Heading Abroad: A PhD Candidate Plans for Year at Harvard University

Rob Bates
During my year abroad, I’ll be completing research that will show that the United States’ incipient welfare state was more impressive in prospect than it was in practice.

In January 2020 I was awarded a Frank Knox Memorial Visiting Fellowship at Harvard University. The fellowship was named after a former U.S. Navy Secretary who believed strong ties between the United States and Britain were essential to international peace. It supports scholarly exchanges between the United States, Britain, and the British Commonwealth. Unfortunately, the COVID-19 pandemic forced me to postpone my plans, but so long as conditions improve, I’ll be heading to Cambridge, Massachusetts, in the next academic year, where I will continue my research into the United States’ bureaucratic response to what remains the largest mass-casualty event in its history.

My doctoral research, funded by the Arts and Humanities Research Council, explores the development of U.S. military pension policy after the American Civil War. The unprecedented impact of the conflict upon American society demanded new responses to the long-term effects of combat, exemplified in the creation of a system of pensions for survivors of the Union armies and their families. During the final quarter of the nineteenth century, this pension system grew into the most comprehensive and consequential social policy in the United States, consuming millions of dollars annually and providing assistance to hundreds of thousands of beneficiaries.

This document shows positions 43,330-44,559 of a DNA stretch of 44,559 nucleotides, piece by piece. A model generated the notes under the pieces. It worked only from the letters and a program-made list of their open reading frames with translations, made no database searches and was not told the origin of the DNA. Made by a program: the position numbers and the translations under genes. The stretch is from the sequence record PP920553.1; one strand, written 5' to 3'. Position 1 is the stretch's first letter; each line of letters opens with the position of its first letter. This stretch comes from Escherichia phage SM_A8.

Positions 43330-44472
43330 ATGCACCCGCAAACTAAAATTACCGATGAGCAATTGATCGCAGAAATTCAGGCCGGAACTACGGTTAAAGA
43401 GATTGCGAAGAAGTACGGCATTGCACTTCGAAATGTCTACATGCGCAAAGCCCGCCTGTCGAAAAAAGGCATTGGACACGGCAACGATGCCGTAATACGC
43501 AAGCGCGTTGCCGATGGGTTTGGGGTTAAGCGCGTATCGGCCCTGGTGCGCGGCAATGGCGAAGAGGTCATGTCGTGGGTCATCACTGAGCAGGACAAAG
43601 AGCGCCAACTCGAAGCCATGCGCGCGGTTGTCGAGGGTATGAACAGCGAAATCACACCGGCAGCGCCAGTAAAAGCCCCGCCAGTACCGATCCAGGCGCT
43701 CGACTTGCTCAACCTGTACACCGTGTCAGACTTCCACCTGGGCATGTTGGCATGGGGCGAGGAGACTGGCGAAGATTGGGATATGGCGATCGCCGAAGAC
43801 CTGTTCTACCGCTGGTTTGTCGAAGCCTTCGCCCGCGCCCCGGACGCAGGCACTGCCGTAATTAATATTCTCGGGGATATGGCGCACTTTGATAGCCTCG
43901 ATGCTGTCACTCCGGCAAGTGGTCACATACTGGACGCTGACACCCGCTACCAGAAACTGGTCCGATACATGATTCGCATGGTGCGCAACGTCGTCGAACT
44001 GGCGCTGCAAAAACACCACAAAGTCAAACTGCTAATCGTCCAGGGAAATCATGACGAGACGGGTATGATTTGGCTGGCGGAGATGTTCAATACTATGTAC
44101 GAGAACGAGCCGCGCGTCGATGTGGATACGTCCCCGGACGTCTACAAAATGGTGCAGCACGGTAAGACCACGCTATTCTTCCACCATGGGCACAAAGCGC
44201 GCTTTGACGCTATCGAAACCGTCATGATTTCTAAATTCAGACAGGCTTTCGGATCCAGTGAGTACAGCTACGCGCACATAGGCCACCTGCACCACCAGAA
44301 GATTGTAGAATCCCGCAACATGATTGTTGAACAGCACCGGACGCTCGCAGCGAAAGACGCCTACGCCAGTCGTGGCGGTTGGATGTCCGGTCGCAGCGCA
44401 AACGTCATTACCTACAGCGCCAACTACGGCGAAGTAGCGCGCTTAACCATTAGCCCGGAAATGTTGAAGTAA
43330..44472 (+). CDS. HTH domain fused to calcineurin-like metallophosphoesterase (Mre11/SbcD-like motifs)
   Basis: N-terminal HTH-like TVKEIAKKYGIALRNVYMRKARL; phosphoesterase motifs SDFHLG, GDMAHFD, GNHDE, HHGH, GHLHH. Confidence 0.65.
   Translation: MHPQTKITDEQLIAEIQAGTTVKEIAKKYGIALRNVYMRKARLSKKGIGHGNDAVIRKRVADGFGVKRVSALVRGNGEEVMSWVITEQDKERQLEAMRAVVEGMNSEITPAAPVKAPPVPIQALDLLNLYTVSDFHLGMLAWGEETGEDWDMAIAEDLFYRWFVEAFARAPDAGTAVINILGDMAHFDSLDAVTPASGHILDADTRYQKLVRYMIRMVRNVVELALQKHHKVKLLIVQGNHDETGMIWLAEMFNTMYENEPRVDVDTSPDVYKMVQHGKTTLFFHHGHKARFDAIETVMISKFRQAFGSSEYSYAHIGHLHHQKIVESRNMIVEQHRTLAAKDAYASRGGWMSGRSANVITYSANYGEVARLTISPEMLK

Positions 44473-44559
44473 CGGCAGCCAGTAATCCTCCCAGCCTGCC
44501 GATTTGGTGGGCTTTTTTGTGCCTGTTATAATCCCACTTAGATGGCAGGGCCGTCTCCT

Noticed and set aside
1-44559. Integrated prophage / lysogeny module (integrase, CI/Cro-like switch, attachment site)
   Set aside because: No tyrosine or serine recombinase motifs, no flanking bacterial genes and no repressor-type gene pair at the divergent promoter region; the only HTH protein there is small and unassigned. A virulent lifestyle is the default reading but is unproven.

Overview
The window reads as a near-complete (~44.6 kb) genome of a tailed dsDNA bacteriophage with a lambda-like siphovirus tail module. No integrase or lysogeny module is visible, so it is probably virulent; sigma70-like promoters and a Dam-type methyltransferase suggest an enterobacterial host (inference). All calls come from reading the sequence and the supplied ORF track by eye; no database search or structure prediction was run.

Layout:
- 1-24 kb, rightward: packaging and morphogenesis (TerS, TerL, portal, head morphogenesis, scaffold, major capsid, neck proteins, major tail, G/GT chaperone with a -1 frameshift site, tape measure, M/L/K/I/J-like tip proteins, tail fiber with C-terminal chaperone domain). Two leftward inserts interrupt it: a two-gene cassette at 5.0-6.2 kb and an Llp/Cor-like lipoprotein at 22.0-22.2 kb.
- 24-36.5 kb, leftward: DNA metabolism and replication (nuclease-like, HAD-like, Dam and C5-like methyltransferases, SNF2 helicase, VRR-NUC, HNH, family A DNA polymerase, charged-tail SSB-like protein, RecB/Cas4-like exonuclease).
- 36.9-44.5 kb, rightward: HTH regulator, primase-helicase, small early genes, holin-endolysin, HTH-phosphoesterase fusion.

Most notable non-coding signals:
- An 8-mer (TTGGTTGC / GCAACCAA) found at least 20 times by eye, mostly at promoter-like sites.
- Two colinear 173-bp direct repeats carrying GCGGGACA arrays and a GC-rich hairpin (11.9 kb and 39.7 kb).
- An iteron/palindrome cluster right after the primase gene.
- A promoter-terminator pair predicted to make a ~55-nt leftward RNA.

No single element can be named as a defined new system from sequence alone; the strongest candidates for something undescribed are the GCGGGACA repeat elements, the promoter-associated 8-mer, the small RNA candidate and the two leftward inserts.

Between 1880 and 1910, more than a quarter of all federal spending was distributed to Civil War veterans and their dependents. The exercise of this responsibility represented an important vehicle for the development of the federal government and its role in American life. Far from being a welfare state ‘laggard,’ the late-nineteenth-century United States was, according to Theda Skocpol, a ‘precocious social spending state.’

During my year abroad, I’ll be completing research that will show that the United States’ incipient welfare state was more impressive in prospect than it was in practice. The federal government’s uneven bureaucratic development, its inefficient investigation of suspected wrong-doing, and its racialized conception of citizenship all contributed to the declining legitimacy of the Civil War pension system during the final decades of the nineteenth century, with major implications for future policy initiatives. In addition to providing a comprehensive account of the Civil War pension system, my goal is to make a significant contribution to the ways in which scholars understand the growth of the federal government, paying new attention to what its policies looked like in practice and highlighting the piecemeal, partial, and frequently paradoxical pattern of its development.

This work may have been delayed by the ongoing pandemic, but it seems more relevant than ever now. Understanding how governments develop in reaction to crises—how they go right, and how they go wrong—seems even more urgent today than it did a year ago. While I work on my dissertation at Harvard, I also hope to further develop my interests for future research projects, in which I intend to engage more directly with contemporary debates regarding the constitutionality of the administrative state by exploring the evolution of bureaucratic practice in the nineteenth-century United States and, in particular, the emergence of the federal bureaucracy as a fourth branch of government.

Rob Bates is from Newcastle-upon-Tyne and is a doctoral candidate at Queens’ College. His research, supervised by Professor Gary Gerstle, focuses on the development of the federal government in the nineteenth-century United States.